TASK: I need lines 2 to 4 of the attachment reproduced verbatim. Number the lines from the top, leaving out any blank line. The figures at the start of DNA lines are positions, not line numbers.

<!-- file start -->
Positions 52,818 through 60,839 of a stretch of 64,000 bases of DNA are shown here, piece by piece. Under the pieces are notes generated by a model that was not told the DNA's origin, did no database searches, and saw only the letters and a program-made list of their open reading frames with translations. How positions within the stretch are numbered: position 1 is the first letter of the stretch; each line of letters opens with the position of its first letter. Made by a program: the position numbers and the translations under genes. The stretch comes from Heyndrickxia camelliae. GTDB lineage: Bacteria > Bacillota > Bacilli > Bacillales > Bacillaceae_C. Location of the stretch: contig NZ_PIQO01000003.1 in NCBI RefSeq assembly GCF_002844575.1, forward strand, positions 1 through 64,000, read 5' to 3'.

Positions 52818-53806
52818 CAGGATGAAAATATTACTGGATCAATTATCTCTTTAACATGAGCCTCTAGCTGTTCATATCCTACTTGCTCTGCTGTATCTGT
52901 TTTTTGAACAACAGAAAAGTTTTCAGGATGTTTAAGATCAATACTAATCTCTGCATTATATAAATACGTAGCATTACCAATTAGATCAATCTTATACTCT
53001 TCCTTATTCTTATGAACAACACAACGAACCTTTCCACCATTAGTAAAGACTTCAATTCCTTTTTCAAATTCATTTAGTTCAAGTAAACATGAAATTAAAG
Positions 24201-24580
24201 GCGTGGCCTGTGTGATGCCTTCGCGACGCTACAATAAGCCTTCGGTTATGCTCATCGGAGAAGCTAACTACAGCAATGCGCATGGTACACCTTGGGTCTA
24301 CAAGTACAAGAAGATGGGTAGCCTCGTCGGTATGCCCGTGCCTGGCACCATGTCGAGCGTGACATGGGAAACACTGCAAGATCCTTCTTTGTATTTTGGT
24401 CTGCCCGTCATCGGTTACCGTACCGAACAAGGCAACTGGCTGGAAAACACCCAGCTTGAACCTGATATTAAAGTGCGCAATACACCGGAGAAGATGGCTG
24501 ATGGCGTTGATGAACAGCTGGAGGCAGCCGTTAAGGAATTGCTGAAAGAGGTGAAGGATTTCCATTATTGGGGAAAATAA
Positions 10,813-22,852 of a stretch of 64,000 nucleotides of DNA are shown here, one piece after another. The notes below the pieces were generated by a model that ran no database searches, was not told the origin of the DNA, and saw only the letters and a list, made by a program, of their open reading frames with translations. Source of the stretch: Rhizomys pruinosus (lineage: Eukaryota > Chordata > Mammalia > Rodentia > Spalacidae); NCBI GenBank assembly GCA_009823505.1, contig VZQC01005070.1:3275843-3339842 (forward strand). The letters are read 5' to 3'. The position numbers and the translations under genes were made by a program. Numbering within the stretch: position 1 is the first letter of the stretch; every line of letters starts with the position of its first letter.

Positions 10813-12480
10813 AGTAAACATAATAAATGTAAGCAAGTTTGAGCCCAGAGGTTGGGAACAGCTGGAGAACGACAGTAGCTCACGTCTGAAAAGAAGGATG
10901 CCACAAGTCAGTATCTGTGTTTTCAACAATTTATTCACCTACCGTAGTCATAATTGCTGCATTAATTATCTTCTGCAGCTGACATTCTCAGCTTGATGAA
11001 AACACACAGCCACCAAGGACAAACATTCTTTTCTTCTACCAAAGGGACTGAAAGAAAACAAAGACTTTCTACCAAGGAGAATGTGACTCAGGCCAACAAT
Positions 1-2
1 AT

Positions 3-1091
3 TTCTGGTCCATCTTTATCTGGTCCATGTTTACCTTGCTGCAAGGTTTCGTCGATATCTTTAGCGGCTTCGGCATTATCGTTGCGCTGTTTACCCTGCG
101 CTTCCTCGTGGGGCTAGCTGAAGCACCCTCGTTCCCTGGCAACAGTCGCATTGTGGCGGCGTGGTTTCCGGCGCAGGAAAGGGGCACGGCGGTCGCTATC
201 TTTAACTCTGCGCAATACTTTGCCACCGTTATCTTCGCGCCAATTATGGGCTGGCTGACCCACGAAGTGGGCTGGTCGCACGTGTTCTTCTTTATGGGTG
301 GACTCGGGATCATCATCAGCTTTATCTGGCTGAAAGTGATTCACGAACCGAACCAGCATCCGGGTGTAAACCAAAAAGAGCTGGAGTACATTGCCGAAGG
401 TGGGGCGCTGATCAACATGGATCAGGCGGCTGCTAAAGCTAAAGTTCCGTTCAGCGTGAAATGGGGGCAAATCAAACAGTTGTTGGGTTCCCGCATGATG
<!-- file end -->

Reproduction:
Positions 52818-53806
52818 CAGGATGAAAATATTACTGGATCAATTATCTCTTTAACATGAGCCTCTAGCTGTTCATATCCTACTTGCTCTGCTGTATCTGT
52901 TTTTTGAACAACAGAAAAGTTTTCAGGATGTTTAAGATCAATACTAATCTCTGCATTATATAAATACGTAGCATTACCAATTAGATCAATCTTATACTCT